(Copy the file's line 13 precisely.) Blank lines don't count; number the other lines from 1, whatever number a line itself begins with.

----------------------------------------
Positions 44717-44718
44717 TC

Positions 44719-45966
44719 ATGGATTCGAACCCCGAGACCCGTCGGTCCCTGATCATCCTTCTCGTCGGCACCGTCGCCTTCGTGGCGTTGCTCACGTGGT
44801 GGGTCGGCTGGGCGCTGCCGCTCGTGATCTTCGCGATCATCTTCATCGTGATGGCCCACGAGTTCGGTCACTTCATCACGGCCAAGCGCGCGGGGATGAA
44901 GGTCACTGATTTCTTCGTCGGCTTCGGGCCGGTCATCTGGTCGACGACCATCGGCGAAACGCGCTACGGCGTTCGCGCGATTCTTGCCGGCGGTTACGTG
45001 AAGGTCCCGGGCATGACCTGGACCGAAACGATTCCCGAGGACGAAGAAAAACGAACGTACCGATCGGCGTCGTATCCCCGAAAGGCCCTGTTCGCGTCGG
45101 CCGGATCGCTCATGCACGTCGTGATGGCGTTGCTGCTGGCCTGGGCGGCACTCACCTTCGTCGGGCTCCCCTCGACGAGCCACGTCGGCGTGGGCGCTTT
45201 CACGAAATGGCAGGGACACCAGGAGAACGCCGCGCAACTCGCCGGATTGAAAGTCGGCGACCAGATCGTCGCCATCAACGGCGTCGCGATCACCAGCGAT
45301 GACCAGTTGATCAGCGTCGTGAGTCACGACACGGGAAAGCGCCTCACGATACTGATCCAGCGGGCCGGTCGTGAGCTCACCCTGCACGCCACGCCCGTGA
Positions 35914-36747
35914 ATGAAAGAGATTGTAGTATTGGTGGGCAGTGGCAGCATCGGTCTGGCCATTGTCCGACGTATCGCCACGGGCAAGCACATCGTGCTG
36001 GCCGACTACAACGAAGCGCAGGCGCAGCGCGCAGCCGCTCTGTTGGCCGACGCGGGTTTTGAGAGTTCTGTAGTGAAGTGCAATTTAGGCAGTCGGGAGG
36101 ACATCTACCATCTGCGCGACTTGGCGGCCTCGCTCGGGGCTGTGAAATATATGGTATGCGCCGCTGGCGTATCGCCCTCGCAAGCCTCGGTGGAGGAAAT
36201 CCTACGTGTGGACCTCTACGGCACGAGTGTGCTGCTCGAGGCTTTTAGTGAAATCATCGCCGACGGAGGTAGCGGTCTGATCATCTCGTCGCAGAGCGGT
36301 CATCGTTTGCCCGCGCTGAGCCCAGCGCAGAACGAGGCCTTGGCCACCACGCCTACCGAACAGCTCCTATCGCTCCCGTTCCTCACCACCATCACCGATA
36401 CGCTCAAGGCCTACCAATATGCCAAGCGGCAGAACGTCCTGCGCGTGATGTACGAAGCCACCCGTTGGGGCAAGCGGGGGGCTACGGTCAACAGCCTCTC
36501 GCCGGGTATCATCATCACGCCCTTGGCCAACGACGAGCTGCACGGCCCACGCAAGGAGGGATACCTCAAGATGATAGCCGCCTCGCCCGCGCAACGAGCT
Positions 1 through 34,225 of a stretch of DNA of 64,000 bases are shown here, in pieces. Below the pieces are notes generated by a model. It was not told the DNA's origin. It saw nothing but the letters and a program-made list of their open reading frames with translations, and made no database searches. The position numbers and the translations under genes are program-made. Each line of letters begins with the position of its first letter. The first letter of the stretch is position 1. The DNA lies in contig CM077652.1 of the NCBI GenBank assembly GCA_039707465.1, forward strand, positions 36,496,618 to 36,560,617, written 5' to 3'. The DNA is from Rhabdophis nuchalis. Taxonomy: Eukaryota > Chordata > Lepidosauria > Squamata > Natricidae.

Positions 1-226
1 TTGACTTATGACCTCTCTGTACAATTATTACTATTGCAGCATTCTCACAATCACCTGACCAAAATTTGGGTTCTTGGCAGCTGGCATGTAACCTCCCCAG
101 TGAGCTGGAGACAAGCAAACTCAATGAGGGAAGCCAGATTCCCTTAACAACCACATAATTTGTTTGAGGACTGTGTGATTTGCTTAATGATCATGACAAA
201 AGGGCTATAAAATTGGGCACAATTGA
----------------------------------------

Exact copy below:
36001 GCCGACTACAACGAAGCGCAGGCGCAGCGCGCAGCCGCTCTGTTGGCCGACGCGGGTTTTGAGAGTTCTGTAGTGAAGTGCAATTTAGGCAGTCGGGAGG